When I wrote Breaking Rules, my focus is how we out of consciousness do many things as we teach. I urged teachers to record a few minutes of their interactions and then analyze them.

I recently read a report in The New Yorker about special ed students who teachers said broke rules. It seems that some autistic students find wearing shoes distressing. When these students took off their shoes in class, teachers demanded they put them back on. Those that did not were the taken to a room and told to sit at a desk facing a blank wall and meditate for 30 minutes about following the rules.

Of course during this time the students received no instruction. And day after day the students continued to remove their shoes.


In Japan as many know, students remove their shoes when they enter their schools.


Different rules in different places but why not accept that some autistic students get distressed when they have their shoes on?


In many NYC schools, students wear hats as they walk from one class to another during breaks. The rule is that students should not wear hats as they show disrespect. So teachers during the time when students walk from class to class during their breaks are shouted at: Take off your hat! Show respect” Of course the shouting does not show respect to the students.

I went to a bar mitzvah on a weekend after I had visited many schools where teachers were shouting at students to remove their hats to show respect. I had to put a scull cap on to enter the Temple to show respect.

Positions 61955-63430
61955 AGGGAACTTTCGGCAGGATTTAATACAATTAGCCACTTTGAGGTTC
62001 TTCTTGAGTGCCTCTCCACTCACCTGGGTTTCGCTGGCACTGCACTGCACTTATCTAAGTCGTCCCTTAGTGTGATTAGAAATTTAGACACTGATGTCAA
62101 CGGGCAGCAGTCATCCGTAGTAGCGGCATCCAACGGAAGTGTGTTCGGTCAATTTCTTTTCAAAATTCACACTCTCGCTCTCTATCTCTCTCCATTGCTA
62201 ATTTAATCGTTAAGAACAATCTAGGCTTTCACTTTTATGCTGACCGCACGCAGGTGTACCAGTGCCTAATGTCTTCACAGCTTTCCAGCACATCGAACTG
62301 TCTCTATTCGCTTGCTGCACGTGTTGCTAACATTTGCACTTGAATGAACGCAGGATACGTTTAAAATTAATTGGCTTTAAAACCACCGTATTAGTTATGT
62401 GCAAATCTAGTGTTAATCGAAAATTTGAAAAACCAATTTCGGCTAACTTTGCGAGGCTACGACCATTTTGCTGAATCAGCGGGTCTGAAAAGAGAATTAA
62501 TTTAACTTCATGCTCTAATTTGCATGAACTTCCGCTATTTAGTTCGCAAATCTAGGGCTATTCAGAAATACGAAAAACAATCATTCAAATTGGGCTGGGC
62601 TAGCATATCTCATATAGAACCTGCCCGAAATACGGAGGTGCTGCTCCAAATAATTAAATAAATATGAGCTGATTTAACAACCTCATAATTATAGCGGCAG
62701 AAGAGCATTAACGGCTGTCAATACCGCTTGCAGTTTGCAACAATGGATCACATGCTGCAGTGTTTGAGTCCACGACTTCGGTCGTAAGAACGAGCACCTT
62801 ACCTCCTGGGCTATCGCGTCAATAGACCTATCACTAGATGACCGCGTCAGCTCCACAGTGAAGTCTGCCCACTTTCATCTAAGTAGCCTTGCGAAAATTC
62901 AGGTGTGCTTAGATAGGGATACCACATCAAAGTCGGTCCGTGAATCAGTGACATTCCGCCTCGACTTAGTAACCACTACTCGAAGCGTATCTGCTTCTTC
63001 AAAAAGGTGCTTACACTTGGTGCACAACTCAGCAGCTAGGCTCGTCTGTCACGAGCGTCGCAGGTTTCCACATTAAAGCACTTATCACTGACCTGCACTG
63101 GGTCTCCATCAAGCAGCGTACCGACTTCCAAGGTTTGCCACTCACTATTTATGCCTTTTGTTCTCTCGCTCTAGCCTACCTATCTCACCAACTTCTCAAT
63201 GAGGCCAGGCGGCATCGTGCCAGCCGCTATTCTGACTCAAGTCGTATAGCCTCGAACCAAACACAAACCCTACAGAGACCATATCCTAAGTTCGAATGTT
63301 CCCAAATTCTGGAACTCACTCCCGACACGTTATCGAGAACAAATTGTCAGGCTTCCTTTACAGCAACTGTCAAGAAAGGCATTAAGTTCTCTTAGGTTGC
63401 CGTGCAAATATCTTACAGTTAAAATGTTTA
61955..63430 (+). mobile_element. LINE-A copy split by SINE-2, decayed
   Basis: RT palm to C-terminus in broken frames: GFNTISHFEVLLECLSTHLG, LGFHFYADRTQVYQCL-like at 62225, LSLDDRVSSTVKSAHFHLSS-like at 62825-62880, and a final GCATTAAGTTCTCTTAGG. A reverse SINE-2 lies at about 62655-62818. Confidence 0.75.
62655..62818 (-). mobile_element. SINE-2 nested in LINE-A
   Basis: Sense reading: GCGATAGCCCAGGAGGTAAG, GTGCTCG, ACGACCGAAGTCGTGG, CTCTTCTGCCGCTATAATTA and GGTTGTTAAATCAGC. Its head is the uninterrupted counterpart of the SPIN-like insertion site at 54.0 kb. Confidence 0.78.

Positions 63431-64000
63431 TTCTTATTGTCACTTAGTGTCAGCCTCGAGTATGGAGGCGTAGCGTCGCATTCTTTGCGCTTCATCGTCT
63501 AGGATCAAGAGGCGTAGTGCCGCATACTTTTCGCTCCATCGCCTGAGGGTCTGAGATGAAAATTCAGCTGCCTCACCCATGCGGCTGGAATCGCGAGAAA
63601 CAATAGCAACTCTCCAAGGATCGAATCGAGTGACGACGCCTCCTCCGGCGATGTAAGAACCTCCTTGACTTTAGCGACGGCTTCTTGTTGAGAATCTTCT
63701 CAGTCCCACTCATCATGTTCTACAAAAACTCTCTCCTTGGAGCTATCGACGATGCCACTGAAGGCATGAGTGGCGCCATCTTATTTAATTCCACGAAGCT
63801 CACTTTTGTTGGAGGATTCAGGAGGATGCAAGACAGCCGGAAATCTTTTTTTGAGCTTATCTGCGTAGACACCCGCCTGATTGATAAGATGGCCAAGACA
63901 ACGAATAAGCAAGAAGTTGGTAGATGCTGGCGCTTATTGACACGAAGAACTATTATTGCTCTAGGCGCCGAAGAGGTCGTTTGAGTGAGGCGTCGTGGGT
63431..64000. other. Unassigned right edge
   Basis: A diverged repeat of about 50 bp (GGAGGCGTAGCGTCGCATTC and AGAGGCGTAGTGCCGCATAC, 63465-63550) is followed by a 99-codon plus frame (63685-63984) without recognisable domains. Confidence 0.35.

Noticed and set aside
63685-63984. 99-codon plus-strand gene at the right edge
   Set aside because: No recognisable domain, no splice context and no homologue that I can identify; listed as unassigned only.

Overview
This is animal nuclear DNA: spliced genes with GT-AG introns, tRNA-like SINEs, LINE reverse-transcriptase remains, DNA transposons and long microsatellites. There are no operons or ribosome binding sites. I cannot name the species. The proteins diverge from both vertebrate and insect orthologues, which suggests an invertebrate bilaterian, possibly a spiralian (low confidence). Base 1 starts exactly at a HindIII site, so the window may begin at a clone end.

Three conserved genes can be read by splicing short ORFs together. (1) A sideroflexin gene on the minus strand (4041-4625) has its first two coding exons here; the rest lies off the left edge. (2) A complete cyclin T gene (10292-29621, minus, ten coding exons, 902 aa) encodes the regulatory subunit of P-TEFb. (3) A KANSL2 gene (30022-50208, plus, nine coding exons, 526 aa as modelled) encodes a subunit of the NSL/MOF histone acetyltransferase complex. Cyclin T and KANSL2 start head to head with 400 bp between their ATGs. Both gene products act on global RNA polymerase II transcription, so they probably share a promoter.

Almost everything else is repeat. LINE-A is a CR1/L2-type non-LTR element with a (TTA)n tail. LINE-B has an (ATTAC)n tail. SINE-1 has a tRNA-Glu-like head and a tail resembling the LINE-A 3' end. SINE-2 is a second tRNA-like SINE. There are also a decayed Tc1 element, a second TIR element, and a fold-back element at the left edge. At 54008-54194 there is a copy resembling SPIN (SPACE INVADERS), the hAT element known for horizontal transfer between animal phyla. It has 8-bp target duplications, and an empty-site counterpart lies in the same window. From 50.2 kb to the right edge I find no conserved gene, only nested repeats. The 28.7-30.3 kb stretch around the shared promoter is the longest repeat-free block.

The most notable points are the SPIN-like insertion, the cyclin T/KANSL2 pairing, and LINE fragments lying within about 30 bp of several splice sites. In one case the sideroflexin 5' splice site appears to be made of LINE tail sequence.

These incidents–keep your shoes on, take your hats off–revealed to me a totally different idea of breaking rules!

In another recent article in The New Yorker, a former CIA agent became a policeman. He was taught that compliance with commands is the number one priority for the police. “Get out of your care and put your arms on the top of the car. Stop walking and lie on the ground.” If people to not follow the commands they are handcuffed or pushed or hit with a baton.

Late at night, are we able to understand what others shout at us? What if our language is different from those who are shouting?


These rules I think are more dangerous than the ones we follow out of consciousness in our classrooms. But if they are broken the consequences are more dire.

I advocate recording in classrooms and now out of classrooms. Many police are now equipped with digital video recorders to show what they say and do.


In classrooms what we do is not a matter of life or death but in the streets it is.


So new understandings of rules!


All the best.





3 Replies to “Rules”

  1. Is there an intended difference in meaning between following rules ‘out of consciousness’ and following rules ‘unconsciously’ (or ‘blindly’)?

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